# respond to peer discussion post regarding quartiles

**This is a discussion post that you will have to respond to one of my peers. It will include the instructions for the discussion post in which peer responds. You need to respond to peers post.. No word count is necessary. **

**TURNITIN Score must be at or below 12%. I will be checking also myself for the score. Thank you.**

**DIRECTIONS ON DISCUSSION POST PEER HOWARD RESPONDS TO BELOW: YOU RESPOND AS HOWARDS PEER AFTER READING RESPONSE.**

The video begins at the park, with cyclists and joggers going by. We show a very slow old woman going by on a bike, and then a bunch of racing cyclists. We point out that sometimes, what is interesting about a data set is not its average but how much it varies. We then discuss the weather in New York and San Francisco, which have pretty much the same average annual temperature, even though New York has hot summers and cold winters. Quartiles as a measure of variation are introduced by way of the price of food on take-out menus. The video ends with a practical application in medical research, where mean exposure to a toxin is far less interesting than the fact that a small number of individuals are exposed to very high levels.

Respond to one of the following questions in your initial post:

TOPIC ONE BELOW:

What are some examples, other than temperature, where similar averages can be associated with very different distributions? A few thoughts: costs (e.g., cost of illegally downloading a song online is the same average cost of driving above the speed limit, assuming that you are only caught speeding occasionally); ERA of pitchers (i.e., some are very consistent, others are sometimes brilliant, sometimes horrible); success rates in surgery (i.e., do we want an operation that most surgeons can do pretty well, or one in which a few surgeons are nearly perfect and some have very poor results?)

Howard response below:

For this weekâ€™s discussion I decided to discuss topic one; what are some examples other than temperature where similar averages can be associated with very different distributions? As a huge baseball fan I found the topic of pitcherâ€™s ERAâ€™s to be rather interesting. Baseball is a game formed largely on averages and statistics. In the video the example used was the median temperature between New York and San Francisco. In New York the median temperature for the year is 55 degrees while in San Francisco it is only two degrees higher at 57 degrees. The way that each city gets to this average is quite different though. In the case of San Francisco the temperature stays pretty consistent throughout the year, while in New York the summers are really hot and the winters are really cold making the average somewhere in the middle. The same can be used when thinking about a pitcherâ€™s ERA in baseball. The acronym ERA stands for earned run average and is used to give an average of how many runs a pitcher would give up per nine innings of pitching. Two pitchers can end up with the same ERA and go about getting there in two totally different ways. For example letâ€™s say Pitcher A pitched 54 innings and gave up 18 runs. To figure out this pitchers ERA you take the 54 innings and divide it by the nine innings that you are trying to figure out the ERA for. Doing this you come up with 6. You then take the 18 runs Pitcher A has given up and divide it by 6 (number of complete 9 innings) to come up with an ERA of 3.00. All this is saying is that on average Pitcher A will give up 3 earned runs per every 9 innings pitched. Now letâ€™s say Pitcher B pitched far fewer innings and got injured. Pitcher B pitched 3 innings and gave up 1 run. You would take the 3 innings and divide that by 9 giving you.333. You then take the 1 run Pitcher B has given up and divide it by the .333 giving Pitcher B an ERA of 3.00. So even though they both have the same ERA, the routes they took to get there are totally different. Batters also use averages as a measure of success in baseball. Just like with the ERA, batters can attain the same batting average even though they may get there in two totally different ways. Using the example of Batter A and Batter B who both have .300 averages; only time failing 7 out of 10 times can still be considered a success. Batter A has 3 hits out of 10 at bats; simply take the hits and divide it by the at bats. Doing this simple math you come up with .300. Now Batter B has compiled 300 hits out of 1000 at bats over a three year period. Using the same math you take the 300 hits and divide it by the 1000 at bats to get an average of .300. Little baseball history the highest single season batting average was achieved by Nap Lajoie in 1901 with a .426 batting average. In 1880 Tim Keefe recorded the lowest single season ERA in baseball history with a 0.86 ERA. END OF RESPONSE.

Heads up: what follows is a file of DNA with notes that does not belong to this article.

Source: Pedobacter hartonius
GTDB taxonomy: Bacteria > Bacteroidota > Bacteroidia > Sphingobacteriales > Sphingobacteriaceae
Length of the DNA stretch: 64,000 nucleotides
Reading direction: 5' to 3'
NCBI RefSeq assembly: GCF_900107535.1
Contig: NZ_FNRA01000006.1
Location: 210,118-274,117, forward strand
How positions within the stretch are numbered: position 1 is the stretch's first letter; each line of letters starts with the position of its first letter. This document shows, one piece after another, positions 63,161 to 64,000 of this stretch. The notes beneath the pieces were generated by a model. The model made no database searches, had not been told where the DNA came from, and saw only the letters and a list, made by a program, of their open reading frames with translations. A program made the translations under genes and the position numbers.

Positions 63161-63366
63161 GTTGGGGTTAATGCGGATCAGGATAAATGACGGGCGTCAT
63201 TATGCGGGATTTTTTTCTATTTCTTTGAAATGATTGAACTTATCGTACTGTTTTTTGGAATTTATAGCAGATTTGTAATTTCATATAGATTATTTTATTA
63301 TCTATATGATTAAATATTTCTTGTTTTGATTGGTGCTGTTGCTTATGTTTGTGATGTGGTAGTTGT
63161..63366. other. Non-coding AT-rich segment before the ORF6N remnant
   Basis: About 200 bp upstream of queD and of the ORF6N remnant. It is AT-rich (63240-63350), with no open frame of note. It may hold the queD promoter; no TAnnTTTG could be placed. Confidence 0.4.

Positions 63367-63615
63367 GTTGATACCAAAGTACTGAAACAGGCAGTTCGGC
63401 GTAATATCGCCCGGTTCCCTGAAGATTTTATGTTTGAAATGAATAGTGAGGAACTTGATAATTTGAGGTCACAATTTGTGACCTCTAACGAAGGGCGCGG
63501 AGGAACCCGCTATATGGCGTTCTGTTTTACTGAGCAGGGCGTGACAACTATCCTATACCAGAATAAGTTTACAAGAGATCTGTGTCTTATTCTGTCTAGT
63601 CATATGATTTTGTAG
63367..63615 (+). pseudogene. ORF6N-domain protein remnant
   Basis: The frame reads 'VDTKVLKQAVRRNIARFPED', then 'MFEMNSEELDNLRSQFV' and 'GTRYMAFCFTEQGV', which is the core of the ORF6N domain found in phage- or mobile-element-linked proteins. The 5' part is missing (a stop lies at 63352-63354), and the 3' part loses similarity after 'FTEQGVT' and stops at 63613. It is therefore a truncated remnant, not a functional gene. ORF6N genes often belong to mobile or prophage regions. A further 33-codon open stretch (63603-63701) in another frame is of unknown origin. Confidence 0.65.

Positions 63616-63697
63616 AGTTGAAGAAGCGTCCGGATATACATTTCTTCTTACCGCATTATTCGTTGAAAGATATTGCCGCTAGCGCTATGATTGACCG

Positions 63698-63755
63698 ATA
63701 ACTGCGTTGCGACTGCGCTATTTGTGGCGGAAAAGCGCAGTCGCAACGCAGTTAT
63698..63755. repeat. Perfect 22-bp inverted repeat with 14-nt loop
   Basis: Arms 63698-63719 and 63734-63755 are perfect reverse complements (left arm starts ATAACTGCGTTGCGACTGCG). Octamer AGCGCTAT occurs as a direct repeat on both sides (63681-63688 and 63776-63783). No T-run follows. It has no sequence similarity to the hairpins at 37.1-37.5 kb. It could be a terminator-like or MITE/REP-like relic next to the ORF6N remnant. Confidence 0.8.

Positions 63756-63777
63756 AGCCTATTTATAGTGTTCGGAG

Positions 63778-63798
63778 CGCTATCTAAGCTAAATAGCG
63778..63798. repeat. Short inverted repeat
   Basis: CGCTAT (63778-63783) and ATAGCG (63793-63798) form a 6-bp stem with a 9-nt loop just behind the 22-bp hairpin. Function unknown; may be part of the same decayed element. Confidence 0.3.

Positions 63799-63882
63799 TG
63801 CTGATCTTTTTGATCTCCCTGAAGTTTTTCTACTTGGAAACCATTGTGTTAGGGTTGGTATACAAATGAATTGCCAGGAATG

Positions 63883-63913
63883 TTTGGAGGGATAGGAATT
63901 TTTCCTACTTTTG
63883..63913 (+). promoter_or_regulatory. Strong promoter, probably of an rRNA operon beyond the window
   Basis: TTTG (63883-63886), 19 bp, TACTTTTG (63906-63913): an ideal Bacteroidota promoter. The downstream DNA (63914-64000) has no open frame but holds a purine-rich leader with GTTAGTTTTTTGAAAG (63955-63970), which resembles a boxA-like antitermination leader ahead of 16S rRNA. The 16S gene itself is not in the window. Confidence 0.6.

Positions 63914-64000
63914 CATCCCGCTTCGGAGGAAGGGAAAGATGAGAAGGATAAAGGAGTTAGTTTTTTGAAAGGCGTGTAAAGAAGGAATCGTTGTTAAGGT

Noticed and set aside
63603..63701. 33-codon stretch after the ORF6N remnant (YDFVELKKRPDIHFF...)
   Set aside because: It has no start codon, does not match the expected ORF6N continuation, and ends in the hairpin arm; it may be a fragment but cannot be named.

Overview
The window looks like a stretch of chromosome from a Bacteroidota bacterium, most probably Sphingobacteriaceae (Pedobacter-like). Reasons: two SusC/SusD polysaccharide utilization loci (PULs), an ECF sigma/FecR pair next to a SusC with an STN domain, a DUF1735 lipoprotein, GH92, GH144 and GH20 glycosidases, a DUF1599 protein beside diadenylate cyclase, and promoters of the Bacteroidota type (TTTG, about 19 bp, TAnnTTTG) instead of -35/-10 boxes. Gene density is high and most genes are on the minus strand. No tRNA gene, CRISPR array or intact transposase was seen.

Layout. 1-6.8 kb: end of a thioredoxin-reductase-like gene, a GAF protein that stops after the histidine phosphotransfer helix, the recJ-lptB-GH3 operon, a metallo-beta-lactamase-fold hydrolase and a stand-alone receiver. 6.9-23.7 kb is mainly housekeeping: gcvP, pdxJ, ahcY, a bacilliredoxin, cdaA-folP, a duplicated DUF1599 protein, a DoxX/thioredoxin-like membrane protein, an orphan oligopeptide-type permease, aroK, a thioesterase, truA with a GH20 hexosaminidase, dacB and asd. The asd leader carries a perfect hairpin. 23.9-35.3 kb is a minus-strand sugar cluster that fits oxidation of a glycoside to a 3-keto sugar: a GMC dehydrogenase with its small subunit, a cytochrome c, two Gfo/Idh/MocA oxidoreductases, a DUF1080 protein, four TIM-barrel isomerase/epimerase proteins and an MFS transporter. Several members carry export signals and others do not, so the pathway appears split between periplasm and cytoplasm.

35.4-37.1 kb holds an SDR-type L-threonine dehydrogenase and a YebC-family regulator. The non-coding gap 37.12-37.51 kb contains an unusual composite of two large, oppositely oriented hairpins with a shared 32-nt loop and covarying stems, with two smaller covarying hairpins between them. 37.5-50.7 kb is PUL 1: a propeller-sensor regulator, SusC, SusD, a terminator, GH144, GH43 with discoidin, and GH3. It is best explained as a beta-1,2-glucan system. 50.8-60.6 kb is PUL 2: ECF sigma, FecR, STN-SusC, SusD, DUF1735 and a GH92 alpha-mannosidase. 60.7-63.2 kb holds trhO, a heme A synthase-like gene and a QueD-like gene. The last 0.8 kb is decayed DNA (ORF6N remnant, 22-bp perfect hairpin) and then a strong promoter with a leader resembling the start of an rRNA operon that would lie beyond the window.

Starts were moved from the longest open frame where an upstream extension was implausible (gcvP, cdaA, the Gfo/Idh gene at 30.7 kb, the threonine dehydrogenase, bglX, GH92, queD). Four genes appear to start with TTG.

RESOURCES:

https://mediaplayer.pearsoncmg.com/assets/59wFBQX4ZoIHpxE_iuqtqJYSZgN3uFMM